However, he was unable to cope with the pressures of performing and financial struggles and he turned to drugs and alcohol which plagued him on and off for the rest of his life. Lenny was found dead in the swimming pool of his apartment complex in Los Angeles Aug. 12, 1984.

Although his death was originally thought to be an accidental drowning, it was soon discovered that he had been murdered. The case remains unsolved

Denny credits his brother as the primary influence on his musical career.

“Always having guitars around the house” also was a factor, he said. His mother accompanied herself on guitar and Breau recalled that “she had an impeccable ear. She always knew just where a diminished chord went.”

Denny was in the U.S. Army from 1972 to 1975 and was a part of the 389th Army Band at Fort Monmouth, N.J. During this time, he also played with a combo in local New Jersey clubs and rubbed elbows with soon-to-be famous local musicians, including Bruce Springsteen, Clarence Clemons and Groove Holmes.

Denny’s command of many different musical styles led to his being in demand as a studio musician following his discharge. His recording credits include playing on albums with Schooner Fare, Don Campbell, Dick Curless, Melinda Liberty, Josee Vachon and blues great Pine Top Perkins. He has also done a number of jingles and sound tracks for radio and television and he has arranged and produced albums for other artists. Denny released one solo album of his own country songs, “Lotta My Old Man in Me,” as well as an album with Portland-based guitarist and singer/songwriter Brad Harnois titled “Winterwood.” They toured together for six years.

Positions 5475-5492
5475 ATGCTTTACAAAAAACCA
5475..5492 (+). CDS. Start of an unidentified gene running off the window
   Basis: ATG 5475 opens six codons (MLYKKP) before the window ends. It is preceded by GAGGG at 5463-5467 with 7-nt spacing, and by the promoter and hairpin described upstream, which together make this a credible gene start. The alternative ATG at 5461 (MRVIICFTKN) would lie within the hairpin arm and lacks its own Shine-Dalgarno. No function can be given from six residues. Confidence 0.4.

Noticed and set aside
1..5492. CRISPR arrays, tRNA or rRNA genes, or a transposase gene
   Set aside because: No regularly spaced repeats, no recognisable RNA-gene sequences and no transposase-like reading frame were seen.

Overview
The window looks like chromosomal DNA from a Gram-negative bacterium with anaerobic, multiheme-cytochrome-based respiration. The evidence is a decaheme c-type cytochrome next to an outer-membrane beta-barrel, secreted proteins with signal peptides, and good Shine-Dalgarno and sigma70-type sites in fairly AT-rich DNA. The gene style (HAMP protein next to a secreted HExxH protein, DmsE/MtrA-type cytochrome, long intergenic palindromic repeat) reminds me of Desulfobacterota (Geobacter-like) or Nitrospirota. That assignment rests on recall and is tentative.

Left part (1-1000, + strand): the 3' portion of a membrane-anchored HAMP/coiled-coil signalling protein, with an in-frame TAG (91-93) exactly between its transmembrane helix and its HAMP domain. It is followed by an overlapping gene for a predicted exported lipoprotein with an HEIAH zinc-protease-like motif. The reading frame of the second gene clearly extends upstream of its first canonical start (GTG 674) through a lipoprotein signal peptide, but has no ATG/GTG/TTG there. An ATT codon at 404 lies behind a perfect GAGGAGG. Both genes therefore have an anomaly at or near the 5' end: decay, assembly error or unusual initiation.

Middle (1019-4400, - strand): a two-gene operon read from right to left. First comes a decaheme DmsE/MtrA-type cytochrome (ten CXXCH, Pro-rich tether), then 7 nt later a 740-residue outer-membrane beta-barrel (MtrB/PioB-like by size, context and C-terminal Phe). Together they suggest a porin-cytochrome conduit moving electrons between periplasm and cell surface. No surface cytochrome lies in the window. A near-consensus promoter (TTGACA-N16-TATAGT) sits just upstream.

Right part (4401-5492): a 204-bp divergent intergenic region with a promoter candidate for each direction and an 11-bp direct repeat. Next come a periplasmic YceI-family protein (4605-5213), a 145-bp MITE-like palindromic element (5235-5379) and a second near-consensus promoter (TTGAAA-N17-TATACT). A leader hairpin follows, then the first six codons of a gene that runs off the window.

Denny fulfilled a lifetime dream in 1996 when he opened for Chet Atkins at the State Theater in Portland.

In 1998, he joined old friend Tom Rowe, who died recently, and Rowe’s son Dave to form Turkey Hollow.The band recorded two albums which contain several songs written by Denny.

Within the past year, Denny has played guitar alongside some of the world’s premier acoustic guitarists, including Bryan Sutton, J.P. Cormier, Pat Donohue, Dan Crary and Harvey Reid. He also teaches guitar and volunteers his talents at local schools and elder care facilities.

Over the past 20 years, Denny has garnered numerous awards from the Maine Country Music Association. He won Entertainer of the Year, Album of the Year, Male Vocalist of the Year and Instrumentalist of the Year so many times that he was eventually retired from the running with an All-time Great award. Denny has been featured on Maine Public Television’s “True North” as well as “Made in Maine.”

Denny lives in Lewiston with wife. He said it doesn’t look like his children will be following in his professional musical footsteps. Thirteen-year-old Alyssa plays the flute and “she has a beautiful voice,” he said. Aaron, who’s 19, is employed at Bates College; and Joshua, a son from a previous marriage, is an engineer. Neither of them were inclined to take up music, although Denny said he’s confident they could have matched all the Breau family talents.